SHINING A LIGHT ON CHILDREN AND SOCIAL MEDIA

Every year software company Intel Security release a research paper titled Teens, Tweens and Technology. The Research aims to examine the behaviour and opinions of young Australians and their parents regarding the use of technology and the Internet, with a main focus on social media usage, safety, and cyberbullying.

Intel Security conducted 1000 interviews, 500 with Australian parents of children aged 8-16, and 500 with children aged 8-16. The research splits young Australians into two separate groups:

  • Tweens: 8-12 year olds
  • Teens: 13-16 year olds

The survey found some very worrying statistics regarding the ways in which young children are engaging with social media services and other technologies

41% of 8-16 years olds are spending more than 2 hours per day in front of a mobile device

46% of parents are more worried about online behaviour due to the use of mobile devices

39% of children aged between 8-12 are active on social media, despite the minimum required age for signing up to most social media services being 13

36% of boys and 64% of girls aged between 8-12 reported having an account on Facebook, Twitter or Instagram

Parents are becoming increasingly worried about their child’s digital reputation, with 50% of parents reporting they worry about how their child’s digital reputation may influence their education and employment prospects in the future. Most parents also agree that the need for education is becoming increasingly important, with 83% stating education is required to teach children how to manage their digital reputation and personal information on the Internet.

The research also found that children are still hiding their online activity form their parents and are continuing to take risks online. One in three children aged between 8-12 hide their online activity form their parents using the following methods:

34% change their online behaviour when in the presence of their parents

16% delete their messages to prevent their parents form viewing them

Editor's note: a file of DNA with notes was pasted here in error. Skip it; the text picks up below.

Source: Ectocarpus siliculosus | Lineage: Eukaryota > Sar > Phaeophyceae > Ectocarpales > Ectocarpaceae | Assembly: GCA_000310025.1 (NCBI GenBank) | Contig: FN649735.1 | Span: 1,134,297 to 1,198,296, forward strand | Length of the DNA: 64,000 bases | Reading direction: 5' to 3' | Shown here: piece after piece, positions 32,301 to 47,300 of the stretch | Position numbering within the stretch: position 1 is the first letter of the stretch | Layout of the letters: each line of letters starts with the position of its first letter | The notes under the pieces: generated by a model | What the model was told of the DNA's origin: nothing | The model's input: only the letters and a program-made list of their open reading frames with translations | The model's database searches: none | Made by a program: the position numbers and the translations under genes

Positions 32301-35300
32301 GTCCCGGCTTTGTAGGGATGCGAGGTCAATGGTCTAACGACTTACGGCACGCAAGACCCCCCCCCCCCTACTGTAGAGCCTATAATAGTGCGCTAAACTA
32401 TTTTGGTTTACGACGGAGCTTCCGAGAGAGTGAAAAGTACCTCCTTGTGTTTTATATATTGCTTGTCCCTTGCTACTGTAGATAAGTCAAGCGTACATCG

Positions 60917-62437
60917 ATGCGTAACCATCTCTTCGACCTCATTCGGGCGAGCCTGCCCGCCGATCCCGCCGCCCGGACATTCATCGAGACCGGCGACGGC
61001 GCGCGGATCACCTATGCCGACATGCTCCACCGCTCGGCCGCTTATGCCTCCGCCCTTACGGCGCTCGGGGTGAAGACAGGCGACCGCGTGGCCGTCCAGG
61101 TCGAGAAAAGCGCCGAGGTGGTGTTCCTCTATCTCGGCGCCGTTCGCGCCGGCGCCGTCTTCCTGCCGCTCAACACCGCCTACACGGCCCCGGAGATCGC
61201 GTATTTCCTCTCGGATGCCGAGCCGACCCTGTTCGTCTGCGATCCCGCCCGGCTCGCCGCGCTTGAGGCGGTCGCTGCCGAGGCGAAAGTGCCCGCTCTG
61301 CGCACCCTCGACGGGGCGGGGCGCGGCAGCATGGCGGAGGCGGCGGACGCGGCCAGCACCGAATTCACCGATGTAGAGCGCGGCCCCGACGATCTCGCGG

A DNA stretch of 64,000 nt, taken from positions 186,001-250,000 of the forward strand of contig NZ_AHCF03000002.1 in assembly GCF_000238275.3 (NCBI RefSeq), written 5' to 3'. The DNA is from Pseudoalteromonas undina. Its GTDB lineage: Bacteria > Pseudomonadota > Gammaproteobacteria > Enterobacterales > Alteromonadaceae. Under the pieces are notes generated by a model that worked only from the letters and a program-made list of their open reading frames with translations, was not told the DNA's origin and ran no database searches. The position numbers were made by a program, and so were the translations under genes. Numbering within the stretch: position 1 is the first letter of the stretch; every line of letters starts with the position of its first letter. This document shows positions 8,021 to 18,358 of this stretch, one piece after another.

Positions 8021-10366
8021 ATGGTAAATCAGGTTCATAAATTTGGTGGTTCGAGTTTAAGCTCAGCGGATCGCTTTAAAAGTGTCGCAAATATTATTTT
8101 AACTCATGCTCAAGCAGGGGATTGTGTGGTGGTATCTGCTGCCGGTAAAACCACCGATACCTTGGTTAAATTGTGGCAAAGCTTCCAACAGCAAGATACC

16% clear their browser history so their parents cannot track their online behaviour

11% use a mobile device instead of a laptop or desktop as it makes it harder for their parents to monitor their behaviour

Children are continuing to post personal content on social media, despite 62% of children believing that the worst thing that can happen to them online is other people finding out their whereabouts or personal information.

39% of children have posted the name of their school

25% have posted their email address

17% have posted their full birth date

Australian children continue to indicate a willingness to participate in risk taking activities using social media, with 11% of children saying that they would meet, or have met someone in person who they first met online. Surveyed children revealed a willingness to use social media to deceive authority figures such as parents and teachers, a worrying trend as issues such as cyberbullying become increasingly problematic for young Australians.

38% of children have a social media account using a fake name or alias, the two main motivations behind this are as follows

51% want to hide their identity from friends and classmates when posting comments

31% want to hide inappropriate content from their parents and school staff

There are many ways that parents can limit the risk posed to their child on social media, the two most important factors are supervision and an understanding of the social media services they are using. Make sure you are actively monitoring your child’s Instagram account, check who they are following and who is following them. Check their Instagram Direct feed  and monitor who is getting in contact with them. It does not take long for children to stumble across something inappropriate on Instagram ensure you are actively supervising your child when they are on Instagram, and do not let them have access to their mobile devices alone in their bedroom, particularly at night. Communicate openly with your child about what they are seeing on Instagram, remind them it is important to tell an adult if they see something on Instagram that offends them or worries them. Establish ground rules outlining when your child is allowed to use Instagram, how long they are allowed to use it for, and your expectations regarding their behaviour on social media. Paedophile’s and predators can strike at any time, a young child with a social media account is a full time job for a parent.

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